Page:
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A fresh look at the evolution and diversification of photochemical reaction centers.

Cardona T - Photosyn. Res. (2014)

Bottom Line: In this review, I reexamine the origin and diversification of photochemical reaction centers based on the known phylogenetic relations of the core subunits, and with the aid of sequence and structural alignments.Moreover, it becomes evident that the Acidobacteria and the Proteobacteria shared a more recent common phototrophic ancestor, and this is also likely for the Chloroflexi and the Cyanobacteria.The primordial phototrophic ancestor must have had both Type I and Type II reaction centers.

View Article: PubMed Central - PubMed

Affiliation: Department of Life Sciences, Imperial College London, Exhibition Road, London, SW7 2AZ, UK. t.cardona@imperial.ac.uk.

ABSTRACT
In this review, I reexamine the origin and diversification of photochemical reaction centers based on the known phylogenetic relations of the core subunits, and with the aid of sequence and structural alignments. I show, for example, that the protein folds at the C-terminus of the D1 and D2 subunits of Photosystem II, which are essential for the coordination of the water-oxidizing complex, were already in place in the most ancestral Type II reaction center subunit. I then evaluate the evolution of reaction centers in the context of the rise and expansion of the different groups of bacteria based on recent large-scale phylogenetic analyses. I find that the Heliobacteriaceae family of Firmicutes appears to be the earliest branching of the known groups of phototrophic bacteria; however, the origin of photochemical reaction centers and chlorophyll synthesis cannot be placed in this group. Moreover, it becomes evident that the Acidobacteria and the Proteobacteria shared a more recent common phototrophic ancestor, and this is also likely for the Chloroflexi and the Cyanobacteria. Finally, I argue that the discrepancies among the phylogenies of the reaction center proteins, chlorophyll synthesis enzymes, and the species tree of bacteria are best explained if both types of photochemical reaction centers evolved before the diversification of the known phyla of phototrophic bacteria. The primordial phototrophic ancestor must have had both Type I and Type II reaction centers.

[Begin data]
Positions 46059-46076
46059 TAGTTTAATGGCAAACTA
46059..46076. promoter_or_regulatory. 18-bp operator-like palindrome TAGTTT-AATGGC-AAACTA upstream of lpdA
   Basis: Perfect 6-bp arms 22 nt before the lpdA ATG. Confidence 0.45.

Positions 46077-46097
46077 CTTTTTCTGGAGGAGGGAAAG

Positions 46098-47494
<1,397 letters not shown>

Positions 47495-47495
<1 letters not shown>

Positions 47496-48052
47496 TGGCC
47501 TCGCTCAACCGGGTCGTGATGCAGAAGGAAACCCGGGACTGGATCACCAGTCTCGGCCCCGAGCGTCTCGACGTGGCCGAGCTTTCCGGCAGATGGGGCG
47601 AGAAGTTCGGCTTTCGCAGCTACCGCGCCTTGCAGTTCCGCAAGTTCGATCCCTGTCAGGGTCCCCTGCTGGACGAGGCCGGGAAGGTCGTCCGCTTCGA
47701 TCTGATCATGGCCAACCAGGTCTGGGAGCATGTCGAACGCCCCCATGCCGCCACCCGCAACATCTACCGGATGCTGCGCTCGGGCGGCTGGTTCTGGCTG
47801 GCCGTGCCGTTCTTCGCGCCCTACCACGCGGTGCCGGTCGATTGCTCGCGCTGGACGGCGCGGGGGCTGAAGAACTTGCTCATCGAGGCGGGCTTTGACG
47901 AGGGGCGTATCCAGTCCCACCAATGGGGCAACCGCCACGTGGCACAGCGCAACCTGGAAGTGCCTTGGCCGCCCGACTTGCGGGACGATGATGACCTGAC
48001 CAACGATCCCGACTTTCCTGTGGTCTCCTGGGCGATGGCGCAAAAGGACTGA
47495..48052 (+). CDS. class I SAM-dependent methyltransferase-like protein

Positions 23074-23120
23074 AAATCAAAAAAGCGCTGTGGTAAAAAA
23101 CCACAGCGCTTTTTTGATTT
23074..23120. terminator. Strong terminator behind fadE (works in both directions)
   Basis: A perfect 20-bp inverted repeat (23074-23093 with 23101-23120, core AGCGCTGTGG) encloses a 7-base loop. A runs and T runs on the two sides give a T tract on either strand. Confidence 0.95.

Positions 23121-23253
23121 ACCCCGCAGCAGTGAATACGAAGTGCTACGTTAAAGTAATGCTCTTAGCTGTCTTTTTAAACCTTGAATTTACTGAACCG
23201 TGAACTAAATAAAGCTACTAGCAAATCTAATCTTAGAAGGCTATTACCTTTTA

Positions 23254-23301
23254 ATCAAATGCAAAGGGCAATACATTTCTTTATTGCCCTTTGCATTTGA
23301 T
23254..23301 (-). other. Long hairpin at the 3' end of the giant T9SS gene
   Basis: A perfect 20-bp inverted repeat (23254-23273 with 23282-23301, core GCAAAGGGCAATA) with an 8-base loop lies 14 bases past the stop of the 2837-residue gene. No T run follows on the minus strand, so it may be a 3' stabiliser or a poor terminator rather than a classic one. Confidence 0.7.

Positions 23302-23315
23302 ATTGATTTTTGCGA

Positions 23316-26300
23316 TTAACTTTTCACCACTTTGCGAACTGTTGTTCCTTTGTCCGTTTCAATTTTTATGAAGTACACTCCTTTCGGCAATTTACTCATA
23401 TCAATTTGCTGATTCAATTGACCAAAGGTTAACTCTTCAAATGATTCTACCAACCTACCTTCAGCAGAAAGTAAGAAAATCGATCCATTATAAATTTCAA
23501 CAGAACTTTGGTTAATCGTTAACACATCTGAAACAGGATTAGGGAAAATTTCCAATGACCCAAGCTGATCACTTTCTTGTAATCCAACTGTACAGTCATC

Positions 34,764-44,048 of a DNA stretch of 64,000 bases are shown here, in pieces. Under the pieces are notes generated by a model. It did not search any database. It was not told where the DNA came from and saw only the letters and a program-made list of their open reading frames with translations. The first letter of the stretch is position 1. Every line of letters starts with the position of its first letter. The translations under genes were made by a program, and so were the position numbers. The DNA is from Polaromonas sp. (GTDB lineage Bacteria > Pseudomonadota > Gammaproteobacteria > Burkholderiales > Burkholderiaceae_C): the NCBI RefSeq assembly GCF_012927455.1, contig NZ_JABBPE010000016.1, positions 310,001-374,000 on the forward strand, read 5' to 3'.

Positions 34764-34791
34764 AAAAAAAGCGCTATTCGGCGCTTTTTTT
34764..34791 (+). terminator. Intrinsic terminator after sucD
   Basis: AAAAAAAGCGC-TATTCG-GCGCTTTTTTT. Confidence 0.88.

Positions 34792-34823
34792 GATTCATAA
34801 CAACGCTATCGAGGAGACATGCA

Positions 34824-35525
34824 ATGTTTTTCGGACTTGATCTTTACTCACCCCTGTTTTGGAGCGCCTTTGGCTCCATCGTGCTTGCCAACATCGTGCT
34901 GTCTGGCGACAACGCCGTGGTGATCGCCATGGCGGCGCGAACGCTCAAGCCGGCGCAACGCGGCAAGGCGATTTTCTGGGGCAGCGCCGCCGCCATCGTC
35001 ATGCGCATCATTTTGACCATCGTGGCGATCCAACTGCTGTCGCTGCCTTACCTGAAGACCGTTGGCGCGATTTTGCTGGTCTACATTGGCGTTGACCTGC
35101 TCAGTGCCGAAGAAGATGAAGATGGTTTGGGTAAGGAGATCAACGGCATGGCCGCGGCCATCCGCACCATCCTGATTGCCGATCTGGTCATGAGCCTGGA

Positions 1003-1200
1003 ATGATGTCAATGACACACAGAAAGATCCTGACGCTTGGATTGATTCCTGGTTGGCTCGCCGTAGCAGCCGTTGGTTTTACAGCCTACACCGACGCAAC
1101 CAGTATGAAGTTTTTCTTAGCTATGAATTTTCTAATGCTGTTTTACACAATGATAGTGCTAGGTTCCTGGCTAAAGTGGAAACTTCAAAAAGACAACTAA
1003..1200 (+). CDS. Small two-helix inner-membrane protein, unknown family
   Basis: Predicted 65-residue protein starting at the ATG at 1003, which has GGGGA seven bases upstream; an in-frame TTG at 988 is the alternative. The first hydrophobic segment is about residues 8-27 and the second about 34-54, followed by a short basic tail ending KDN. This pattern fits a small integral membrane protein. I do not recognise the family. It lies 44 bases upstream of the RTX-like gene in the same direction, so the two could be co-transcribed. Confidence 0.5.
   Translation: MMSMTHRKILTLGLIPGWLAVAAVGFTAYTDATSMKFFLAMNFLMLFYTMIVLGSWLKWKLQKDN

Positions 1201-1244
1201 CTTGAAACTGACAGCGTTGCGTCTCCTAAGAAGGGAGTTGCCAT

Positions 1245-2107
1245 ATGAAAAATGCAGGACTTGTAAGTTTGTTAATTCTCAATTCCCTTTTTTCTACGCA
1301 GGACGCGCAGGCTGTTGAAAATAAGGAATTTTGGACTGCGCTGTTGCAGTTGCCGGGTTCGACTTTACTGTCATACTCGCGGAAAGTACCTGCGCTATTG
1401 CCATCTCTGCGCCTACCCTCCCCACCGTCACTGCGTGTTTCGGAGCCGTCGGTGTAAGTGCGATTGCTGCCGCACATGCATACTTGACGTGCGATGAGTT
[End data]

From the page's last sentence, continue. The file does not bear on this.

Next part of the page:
No MeSH data available.


Related in: MedlinePlus

Maximum likelihood phylogenetic tree of Type II reaction center subunits. At the top, the tree is shown as a rectangular phylogram, and the same tree is displayed at the bottom as a radial phylogram to highlight the different clades. Sequences were aligned with ClustalX 2.1 (Larkin et al. 2007), and homologous positions were confirmed by overlapping the crystal structures of B. viridis (2PRC) and T. vulcanus (3ARC). The tree was calculated using PhyML 3.1 (Guindon et al. 2010), using the LG model of amino acid substitution and four substitution rate categories. The branch support was calculated with the Approximate Likelihood-Ratio Test (Anisimova and Gascuel 2006). The equilibrium frequencies, proportion of invariable sites, and the gamma shape parameter were set to be calculated by the program. Sequence alignments are available on request